cd $HOME
    g4svn co trunk
    NOTE that the trunk in general will fail to compile. You should check out a reference tag, or release instead (i.e. using the reference tag geant4-09-04-ref-00):
      cd $HOME
    g4svn co geant4-09-04-ref-00
    will checkout the reference tag into the directory geant4. If your local account differs from the login at CERN, you will need to provide the login using the option --login:
      cd $HOME
    g4svn co --login="your_CERN_login" geant4-09-04-ref-00
    Alternatively you directly may use svn to do the checkout:
      cd $HOME
    svn co svn+ssh://"your_CERN_login" geant4
    Next you will need to update, or switch, the subcategory/ies you are working with to the trunk using g4svn. As example, if you want to change files in the run category, you need to switch run to the trunk:
        cd geant4/run
    g4svn switch trunk
  • To update the local geant4/ tree and checkout from the repository all last modifications and new files:
      svn update
    This will the current directory and all subdirectories with changes from the repository. Directories "switched" to a specific tag will not have updates in teh repository, so this will only update those parts of the (sub)directory tree which had been switched to the trunk or are on a branch. If there are local changes, svn will attempt to merge local and remote changes. This merging of changes may fail or clash, and svn will warn you, and will not allow to commit before this clash is resolved using svn resolve.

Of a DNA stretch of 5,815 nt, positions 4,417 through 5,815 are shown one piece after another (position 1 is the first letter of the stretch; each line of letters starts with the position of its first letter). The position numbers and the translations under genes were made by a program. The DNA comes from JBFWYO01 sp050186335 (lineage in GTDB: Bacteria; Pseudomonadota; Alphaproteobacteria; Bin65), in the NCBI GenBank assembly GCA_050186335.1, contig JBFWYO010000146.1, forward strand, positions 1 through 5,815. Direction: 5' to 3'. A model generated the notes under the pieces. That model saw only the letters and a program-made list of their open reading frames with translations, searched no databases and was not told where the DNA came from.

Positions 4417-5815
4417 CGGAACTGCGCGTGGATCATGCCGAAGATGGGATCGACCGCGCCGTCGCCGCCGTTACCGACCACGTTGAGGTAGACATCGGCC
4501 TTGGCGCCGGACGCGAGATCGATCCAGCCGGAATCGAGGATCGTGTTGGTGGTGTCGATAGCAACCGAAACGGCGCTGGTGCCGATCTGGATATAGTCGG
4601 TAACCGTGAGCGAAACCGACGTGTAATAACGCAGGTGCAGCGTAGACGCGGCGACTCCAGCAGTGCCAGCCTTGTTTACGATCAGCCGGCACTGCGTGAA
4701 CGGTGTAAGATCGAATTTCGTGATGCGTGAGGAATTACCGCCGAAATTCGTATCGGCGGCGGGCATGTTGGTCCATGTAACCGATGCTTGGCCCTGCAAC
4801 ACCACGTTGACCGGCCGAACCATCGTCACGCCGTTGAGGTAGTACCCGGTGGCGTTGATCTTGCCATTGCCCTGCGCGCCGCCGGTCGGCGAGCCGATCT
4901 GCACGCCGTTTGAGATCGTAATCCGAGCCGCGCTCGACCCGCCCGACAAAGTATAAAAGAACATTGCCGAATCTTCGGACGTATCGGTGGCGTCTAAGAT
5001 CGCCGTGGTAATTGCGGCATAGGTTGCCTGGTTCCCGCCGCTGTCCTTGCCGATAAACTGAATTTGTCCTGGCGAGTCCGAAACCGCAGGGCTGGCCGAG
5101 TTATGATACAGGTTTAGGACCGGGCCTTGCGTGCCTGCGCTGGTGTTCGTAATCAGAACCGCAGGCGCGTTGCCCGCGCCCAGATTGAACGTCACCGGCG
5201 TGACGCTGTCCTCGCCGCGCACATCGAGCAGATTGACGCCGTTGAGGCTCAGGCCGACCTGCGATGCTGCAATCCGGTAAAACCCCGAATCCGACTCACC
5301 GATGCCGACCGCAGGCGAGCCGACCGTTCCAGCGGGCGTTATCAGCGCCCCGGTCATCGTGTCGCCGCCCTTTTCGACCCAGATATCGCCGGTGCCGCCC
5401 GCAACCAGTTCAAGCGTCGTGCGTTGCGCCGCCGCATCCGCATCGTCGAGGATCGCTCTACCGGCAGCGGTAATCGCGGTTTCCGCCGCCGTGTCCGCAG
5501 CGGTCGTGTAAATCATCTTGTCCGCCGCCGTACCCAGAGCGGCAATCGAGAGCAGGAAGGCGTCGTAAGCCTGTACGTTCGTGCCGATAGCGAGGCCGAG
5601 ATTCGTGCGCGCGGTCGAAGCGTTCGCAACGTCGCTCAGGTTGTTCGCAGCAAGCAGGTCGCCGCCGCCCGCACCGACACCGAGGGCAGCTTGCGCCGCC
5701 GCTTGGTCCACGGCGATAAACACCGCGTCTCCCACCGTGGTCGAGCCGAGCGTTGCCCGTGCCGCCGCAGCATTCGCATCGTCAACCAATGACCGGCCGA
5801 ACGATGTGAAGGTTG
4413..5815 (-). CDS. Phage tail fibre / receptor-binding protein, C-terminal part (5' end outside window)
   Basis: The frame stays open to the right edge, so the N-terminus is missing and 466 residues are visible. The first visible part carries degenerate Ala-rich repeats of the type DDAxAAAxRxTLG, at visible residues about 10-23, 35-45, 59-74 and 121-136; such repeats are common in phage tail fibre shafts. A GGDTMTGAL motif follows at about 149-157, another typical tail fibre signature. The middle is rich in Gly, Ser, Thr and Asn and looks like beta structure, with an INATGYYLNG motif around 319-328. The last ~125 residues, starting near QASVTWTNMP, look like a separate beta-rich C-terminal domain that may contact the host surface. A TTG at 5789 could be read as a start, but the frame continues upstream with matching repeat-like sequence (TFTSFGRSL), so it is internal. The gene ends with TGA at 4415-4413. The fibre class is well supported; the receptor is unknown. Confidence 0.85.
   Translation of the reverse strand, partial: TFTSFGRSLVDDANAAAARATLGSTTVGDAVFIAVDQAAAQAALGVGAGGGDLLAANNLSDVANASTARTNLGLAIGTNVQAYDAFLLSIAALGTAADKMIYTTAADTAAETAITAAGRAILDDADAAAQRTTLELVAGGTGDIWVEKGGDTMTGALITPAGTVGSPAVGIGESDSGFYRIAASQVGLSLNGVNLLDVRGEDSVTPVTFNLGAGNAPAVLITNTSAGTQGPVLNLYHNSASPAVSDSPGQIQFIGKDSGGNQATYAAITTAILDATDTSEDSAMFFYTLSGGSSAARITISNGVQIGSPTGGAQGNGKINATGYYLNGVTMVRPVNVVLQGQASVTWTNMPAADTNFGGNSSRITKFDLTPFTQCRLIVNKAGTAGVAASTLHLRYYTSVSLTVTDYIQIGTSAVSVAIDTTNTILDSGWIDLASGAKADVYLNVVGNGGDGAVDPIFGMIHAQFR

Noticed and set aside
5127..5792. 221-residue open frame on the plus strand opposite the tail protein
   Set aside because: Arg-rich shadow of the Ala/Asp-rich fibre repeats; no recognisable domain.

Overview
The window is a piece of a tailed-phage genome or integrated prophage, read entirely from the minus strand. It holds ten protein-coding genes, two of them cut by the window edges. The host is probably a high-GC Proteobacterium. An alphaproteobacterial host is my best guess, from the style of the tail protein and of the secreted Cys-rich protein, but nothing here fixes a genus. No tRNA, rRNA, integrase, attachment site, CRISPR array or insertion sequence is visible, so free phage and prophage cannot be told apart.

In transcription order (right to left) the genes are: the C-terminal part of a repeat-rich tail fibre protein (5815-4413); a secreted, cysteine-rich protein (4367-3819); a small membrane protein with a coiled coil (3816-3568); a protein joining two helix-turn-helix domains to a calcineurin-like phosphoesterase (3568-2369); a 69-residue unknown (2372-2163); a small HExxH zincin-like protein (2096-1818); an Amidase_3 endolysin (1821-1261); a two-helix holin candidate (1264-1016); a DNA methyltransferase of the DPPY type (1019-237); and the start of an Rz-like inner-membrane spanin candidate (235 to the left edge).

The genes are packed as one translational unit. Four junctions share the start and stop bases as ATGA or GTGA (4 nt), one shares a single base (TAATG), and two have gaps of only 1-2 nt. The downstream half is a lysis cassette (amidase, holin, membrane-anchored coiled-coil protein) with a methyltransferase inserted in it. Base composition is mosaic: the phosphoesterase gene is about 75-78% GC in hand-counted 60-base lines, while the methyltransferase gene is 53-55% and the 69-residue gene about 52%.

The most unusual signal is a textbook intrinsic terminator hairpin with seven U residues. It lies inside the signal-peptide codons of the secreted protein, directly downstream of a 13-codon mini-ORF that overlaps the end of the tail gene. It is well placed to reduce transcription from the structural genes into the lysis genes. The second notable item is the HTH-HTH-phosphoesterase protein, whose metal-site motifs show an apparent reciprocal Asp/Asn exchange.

• To see what has changed since the last checkout, update, or commit in the local tree geant4/:
      svn status
    The letters indicating the status of the individual files are documented in the svn manual descritpion of svn st This command just prints to the standard output.
  • To see differences of the repository and the local tree geant4/:
      svn status -u
    This command just prints to the standard output.
  • To update just a category in the local geant4/ tree, to a specified tag for it (example, tag "run-V09-03-00" for the run category):
      cd $HOME/geant4/source/run
    g4svn switch run-V09-03-00
  • To update to a specific reference tag (e.g. tag "geant4-09-04-ref-00"):
      cd $HOME/geant4
    g4svn switch geant4-09-04-ref-00

4.1 Checkout of User Documentation

The User Documentation is a seperate repository, g4documents, which also has trunk/, tags/ and branches/ subdirectory.

  • To check out the trunk  of  user documentation, use  teh following svn command:

  svn co svn+ssh://"your_CERN_login"

This repository also has lots of documentation and papers, use svn ls to browse, e.g.
  svn ls svn+ssh://"your_CERN_login"
svn ls svn+ssh://"your_CERN_login"

5. Viewing changes and resolving conflicts

From whatever sub-tree of $HOME/geant4/, by typing ...

    svn status -u